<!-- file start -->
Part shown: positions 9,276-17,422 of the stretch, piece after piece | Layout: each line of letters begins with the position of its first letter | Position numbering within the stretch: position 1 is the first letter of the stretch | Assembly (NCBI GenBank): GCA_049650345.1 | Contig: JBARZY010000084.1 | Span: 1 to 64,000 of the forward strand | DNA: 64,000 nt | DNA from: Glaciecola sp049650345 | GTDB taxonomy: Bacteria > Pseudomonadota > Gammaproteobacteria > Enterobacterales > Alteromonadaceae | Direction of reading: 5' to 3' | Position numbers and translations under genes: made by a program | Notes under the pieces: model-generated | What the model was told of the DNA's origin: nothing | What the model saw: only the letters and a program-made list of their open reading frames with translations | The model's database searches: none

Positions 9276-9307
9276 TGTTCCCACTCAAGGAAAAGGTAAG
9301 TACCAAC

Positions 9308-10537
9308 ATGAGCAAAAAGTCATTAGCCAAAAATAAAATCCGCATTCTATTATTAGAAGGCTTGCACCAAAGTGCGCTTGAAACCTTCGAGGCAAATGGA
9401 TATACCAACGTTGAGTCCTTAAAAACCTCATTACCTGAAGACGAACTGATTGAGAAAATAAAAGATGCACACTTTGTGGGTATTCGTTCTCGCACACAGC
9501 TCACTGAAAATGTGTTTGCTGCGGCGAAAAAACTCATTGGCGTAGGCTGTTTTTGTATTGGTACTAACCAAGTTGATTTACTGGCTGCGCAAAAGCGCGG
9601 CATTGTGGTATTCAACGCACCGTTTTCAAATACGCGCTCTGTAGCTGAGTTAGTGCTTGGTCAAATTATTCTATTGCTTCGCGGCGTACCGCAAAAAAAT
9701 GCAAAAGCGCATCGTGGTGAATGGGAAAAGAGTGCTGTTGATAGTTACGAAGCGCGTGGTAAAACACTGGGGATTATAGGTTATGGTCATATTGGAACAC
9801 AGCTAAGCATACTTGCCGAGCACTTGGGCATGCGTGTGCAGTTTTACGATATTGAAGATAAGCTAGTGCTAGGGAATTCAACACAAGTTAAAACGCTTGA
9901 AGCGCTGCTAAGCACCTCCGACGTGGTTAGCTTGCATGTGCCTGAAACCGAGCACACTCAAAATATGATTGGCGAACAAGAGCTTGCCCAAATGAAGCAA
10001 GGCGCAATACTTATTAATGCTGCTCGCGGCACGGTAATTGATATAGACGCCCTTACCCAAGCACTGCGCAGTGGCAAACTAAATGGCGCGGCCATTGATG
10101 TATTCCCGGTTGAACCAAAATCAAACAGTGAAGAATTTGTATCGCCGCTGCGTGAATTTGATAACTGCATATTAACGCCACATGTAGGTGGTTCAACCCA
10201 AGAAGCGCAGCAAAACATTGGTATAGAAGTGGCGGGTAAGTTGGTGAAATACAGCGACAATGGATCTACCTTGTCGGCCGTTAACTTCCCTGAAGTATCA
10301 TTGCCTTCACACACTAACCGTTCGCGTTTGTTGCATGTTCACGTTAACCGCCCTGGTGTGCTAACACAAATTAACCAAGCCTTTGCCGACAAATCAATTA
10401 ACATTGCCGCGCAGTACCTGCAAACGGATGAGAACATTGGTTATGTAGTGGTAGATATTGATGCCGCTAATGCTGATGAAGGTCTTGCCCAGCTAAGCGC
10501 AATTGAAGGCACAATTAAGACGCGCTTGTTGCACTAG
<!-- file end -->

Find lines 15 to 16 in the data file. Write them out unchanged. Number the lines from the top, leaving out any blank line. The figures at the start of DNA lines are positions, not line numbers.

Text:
10201 AGAAGCGCAGCAAAACATTGGTATAGAAGTGGCGGGTAAGTTGGTGAAATACAGCGACAATGGATCTACCTTGTCGGCCGTTAACTTCCCTGAAGTATCA
10301 TTGCCTTCACACACTAACCGTTCGCGTTTGTTGCATGTTCACGTTAACCGCCCTGGTGTGCTAACACAAATTAACCAAGCCTTTGCCGACAAATCAATTA